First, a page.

A four-day workweek pilot study in the U.K. was so successful recently that most companies in the experiment decided to keep the shortened week.Robert Bruno is a professor of labor and employment relations at the University of Illinois Urbana-Champaign and the director of the Project for Middle Class Renewal, a research-based initiative tasked with investigating labor policies in today’s economy. Bruno, the author of the forthcoming book “What Work Is,” spoke with News Bureau business and law editor Phil Ciciora about the idea of shortening the workweek.
Is the five-day workweek a relic of the past? Should it be reduced to four days per week with no reduction in pay, as in the U.K. experiment?
The five-day workweek is long overdue for an overhaul. To be fair, the workweek has come down substantially from the Industrial Revolution era, when 12- and 16-hour days, 7 days a week, were common. Weekends weren’t really a thing until labor unions brought them and the 40-hour week to the working class.
But there hasn’t been much progress since then. The U.S. came close to a 30-hour workweek at the beginning of President Franklin D. Roosevelt’s administration. The U.S. Senate in 1933 passed bipartisan legislation reducing the workweek to six hours a day, five days a week, just before Roosevelt took office.
FDR initially supported the bill, but eventually got cold feet and was pressured by business interests to table it. Some unions, like the United Auto Workers, tried unsuccessfully to negotiate 30-hour workweeks into their contracts. Then, all of a sudden, that momentum just vanished, and 40 hours per week, five days a week, has been the standard ever since. Since at least 1989, the mean number of weekly working hours has exceeded 40 every year.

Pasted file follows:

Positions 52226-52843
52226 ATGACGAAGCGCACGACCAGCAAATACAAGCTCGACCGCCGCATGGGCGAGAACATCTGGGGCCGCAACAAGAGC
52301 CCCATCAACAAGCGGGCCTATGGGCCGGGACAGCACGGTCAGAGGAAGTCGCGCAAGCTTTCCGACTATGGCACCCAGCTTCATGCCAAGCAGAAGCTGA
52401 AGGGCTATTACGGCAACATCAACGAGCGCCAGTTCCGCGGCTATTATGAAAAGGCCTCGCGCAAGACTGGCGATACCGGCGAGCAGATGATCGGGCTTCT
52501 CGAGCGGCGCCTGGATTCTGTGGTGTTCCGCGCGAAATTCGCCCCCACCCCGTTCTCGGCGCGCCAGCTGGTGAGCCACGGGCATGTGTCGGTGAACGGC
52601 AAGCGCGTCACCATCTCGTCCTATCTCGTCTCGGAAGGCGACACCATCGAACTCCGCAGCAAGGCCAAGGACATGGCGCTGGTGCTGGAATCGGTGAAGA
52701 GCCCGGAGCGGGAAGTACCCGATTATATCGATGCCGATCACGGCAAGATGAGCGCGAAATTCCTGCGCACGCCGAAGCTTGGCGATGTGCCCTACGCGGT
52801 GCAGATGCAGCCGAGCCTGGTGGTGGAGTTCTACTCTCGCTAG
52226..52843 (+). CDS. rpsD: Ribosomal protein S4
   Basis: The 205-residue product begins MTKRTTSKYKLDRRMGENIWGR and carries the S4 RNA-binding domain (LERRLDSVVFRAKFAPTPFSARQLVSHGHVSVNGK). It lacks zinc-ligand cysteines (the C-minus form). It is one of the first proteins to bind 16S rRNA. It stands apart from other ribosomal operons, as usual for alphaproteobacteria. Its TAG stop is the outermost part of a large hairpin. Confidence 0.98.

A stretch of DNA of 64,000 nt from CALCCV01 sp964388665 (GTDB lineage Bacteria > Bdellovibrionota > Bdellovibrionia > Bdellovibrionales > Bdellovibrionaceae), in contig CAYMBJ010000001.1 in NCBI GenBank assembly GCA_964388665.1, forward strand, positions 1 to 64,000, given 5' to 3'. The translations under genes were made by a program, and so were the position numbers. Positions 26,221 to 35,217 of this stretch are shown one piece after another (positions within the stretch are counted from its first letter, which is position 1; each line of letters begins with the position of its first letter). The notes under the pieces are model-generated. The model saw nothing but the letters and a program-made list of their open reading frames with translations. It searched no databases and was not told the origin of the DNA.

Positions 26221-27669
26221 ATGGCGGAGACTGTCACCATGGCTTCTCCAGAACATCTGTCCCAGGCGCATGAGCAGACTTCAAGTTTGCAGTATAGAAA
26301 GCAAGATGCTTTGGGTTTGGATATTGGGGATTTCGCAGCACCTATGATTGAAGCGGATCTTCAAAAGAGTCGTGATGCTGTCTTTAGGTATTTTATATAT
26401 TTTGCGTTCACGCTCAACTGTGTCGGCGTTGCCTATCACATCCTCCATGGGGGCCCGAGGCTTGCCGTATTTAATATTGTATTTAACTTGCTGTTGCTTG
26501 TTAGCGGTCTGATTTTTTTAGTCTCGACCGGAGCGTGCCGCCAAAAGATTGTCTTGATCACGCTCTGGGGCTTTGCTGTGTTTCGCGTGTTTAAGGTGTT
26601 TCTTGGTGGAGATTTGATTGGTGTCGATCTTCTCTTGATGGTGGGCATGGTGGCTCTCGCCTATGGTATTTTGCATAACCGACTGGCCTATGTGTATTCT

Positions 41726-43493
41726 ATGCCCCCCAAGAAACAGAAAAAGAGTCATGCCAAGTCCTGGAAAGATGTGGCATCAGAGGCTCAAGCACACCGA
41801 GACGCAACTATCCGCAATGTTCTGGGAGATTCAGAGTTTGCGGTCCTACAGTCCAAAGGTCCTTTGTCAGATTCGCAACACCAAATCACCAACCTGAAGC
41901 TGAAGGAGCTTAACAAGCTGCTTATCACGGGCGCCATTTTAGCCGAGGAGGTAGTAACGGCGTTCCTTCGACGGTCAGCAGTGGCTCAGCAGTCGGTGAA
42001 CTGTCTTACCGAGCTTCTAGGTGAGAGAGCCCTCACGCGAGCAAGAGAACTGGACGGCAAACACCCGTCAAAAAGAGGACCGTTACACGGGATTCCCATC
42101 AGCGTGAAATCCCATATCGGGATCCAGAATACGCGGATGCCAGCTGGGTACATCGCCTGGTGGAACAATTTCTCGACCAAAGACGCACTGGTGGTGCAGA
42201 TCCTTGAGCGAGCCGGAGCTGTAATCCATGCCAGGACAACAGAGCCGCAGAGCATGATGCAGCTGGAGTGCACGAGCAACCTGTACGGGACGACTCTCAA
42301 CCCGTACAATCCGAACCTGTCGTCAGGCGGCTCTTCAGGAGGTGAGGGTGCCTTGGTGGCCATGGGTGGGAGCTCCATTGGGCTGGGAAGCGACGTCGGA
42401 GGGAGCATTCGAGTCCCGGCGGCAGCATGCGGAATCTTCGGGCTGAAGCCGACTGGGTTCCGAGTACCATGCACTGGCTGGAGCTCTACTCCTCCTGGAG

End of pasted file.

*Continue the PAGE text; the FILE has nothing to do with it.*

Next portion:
So we really haven’t made much headway on the scope of work in our daily routines in almost a century. Meanwhile, work has continued to seep into other corners of our lives via email and our smartphones, even though the promise of better technology has always been linked to fewer hours at work and more leisure time. Economist John Maynard Keynes predicted the inevitably of an even shorter 15-hour workweek. That prediction was just a little off. If anything, work has become more omnipresent in our lives, and this experiment with companies in the U.K. is a reaction to that.
How realistic would a four-day workweek be in the U.S., with its culture of long hours and overwork?
It would certainly be an adjustment to traditional work in the U.S., that’s for sure. But quite frankly, a lot of work isn’t “traditional work” anymore, where you clock in and clock out like Fred Flintstone. We’re seeing a rise in contingent or gig-based work that doesn’t get anywhere near full-time hours. So for a certain sector of the population it wouldn’t make much of a difference.
But for people who work full-time, we really need to revisit the workweek and the length of time people work each day and week, because, cumulatively, the emotional and physical consequences of full-time employment is really taking its toll on our workforce in just about every sector of the economy. Seemingly every major industry – whether it’s health care, education, retail, you name it – is experiencing a burnout crisis among its employees. They call the workweek “the grind” for a reason.